The following example illustrates a good pattern for constructing Rich UI applications. You will notice a main "driver" RUI handler (PartDetailsApplication) that defines the basic layout of the application. It references other RUI handlers that contain the client-side logic of the application. Each RUI handler can operate independently from the other handlers and there does not need to be any hard dependencies between the handlers. This makes applications more modular, and allows for greater flexibility later as business requirements change and new requirements are introduced.
Below are descriptions for the different components that make up a sample (and very simple) application that provides sporting good part information to a user.
PartListHandler is a RUI handler that displays a grid (data table) of parts to the user.
Here is the code:
The grid is populated from a static array of PartRecord objects (typically data would be retrieved via a service call, but, for the sake of simplicity, the data is hard-coded). When a row in the table is selected, the selectionChanged function of the RUI handler is called (this happens because GridSelector provides a mechanism whereby a listener can be notified when a row is selected). The selectionChanged function gets the selected part from the grid and publishes it via the InfoBus. The name of the message (com.ibm.samples.rui.part) is defined in a constant variable, PART, defined in a basic library (*PartDetailsLibrary*). It is recommended to define InfoBus message names as constants in a library (this avoids typing mistakes and makes maintenance easier if the name needs to change for some reason).
PartPictureHandler is a simple RUI handler that displays a picture of a part:
Here is the code:
When the "com.ibm.samples.rui.part" message is published, the partCallback function is called (this part picture RUI handler knows nothing about the part list handler). A quick check is made to ensure the incoming message name and data object are what we expect (because we subscribed to an explicit event name, we really don't need to perform this check, but it's always safe to double-check since applications grow in size and complexity over time). Because the data object is a PartRecord, we can grab the selected part's picture file name, construct a URL to the image, and set it on our Image widget (effectively showing a picture to the user).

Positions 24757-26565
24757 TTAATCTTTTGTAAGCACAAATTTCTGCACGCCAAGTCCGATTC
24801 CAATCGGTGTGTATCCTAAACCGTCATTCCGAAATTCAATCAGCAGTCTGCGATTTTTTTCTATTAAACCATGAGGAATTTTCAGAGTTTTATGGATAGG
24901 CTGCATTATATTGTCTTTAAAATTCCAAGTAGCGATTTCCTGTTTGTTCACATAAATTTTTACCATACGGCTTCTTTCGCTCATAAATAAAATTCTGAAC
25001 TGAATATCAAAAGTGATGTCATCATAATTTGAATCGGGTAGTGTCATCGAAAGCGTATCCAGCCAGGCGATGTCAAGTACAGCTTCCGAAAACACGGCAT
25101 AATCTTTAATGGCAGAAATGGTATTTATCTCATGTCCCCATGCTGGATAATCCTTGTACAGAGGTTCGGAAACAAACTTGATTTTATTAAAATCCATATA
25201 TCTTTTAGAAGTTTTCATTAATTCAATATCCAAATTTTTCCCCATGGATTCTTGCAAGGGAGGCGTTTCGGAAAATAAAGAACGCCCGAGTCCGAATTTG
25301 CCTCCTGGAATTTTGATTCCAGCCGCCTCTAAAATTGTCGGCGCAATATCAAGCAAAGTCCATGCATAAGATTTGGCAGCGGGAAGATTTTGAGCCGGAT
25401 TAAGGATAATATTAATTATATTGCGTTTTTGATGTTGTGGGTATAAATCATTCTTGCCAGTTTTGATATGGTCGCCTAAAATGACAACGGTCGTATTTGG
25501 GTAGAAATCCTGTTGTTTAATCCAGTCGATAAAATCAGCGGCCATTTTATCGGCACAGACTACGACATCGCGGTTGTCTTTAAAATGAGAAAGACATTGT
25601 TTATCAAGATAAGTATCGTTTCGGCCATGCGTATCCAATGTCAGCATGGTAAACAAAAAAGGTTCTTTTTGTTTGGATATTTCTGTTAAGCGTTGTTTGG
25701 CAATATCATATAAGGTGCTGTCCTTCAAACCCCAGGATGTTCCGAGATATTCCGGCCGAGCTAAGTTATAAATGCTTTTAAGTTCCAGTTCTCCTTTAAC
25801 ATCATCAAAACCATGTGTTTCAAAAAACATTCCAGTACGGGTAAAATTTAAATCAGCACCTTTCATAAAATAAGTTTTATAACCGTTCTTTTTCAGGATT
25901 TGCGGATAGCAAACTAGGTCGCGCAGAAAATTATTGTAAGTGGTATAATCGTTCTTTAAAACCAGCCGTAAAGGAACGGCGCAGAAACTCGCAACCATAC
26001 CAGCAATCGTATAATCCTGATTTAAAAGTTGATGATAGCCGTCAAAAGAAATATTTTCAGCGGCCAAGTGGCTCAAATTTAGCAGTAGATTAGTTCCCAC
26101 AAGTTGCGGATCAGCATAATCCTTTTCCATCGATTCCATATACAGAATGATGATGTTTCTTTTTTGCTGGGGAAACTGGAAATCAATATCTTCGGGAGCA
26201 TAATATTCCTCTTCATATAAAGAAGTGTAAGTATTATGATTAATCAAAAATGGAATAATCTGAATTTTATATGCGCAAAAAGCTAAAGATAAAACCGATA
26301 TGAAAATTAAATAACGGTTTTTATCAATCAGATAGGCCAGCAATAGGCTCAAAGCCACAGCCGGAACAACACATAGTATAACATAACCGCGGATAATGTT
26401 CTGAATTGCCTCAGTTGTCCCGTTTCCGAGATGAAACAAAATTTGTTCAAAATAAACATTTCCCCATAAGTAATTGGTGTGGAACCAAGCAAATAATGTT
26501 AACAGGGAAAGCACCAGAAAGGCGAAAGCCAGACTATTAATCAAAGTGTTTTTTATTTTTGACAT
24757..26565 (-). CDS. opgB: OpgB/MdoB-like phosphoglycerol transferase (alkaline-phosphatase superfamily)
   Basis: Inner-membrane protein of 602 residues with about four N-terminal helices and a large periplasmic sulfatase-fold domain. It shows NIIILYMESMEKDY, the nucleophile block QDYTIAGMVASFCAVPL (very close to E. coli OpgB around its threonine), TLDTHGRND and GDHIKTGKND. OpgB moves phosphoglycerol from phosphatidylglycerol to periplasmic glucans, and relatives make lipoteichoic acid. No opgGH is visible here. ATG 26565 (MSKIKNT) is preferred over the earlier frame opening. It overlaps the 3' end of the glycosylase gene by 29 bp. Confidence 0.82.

PartDetailsApplication is the main application RUI handler. It references the two components of the application (PartListHandler and PartListHandler). It simply defines the layout and adds the primary UI widget of each component to a simple box. Here is the code:
Here is how the completed application appears:
When a user selects a part in the table (by clicking), an image of the part is displayed underneath it. Obviously, this is a very simple example, but imagine an application that deals with many different records and needs to show data in different ways (e.g. as a graph, as an address on a map, etc). Although this code could be written within the one RUI handler, eventually this code would become increasingly difficult to manage and it would be very difficult to add new components.
You can also imagine how easy it would be to add another component that displays the full details for a selected part. No change would need to be made to the RUI handler that displays the list of parts - the new component would simply register itself to receive message (just like the picture handler) and display the full details of the selected part.
As you can see, InfoBus provides a powerful way to pass messages and information between components. This makes it possible to create loosely coupled applications that can grow with new capabilities over time.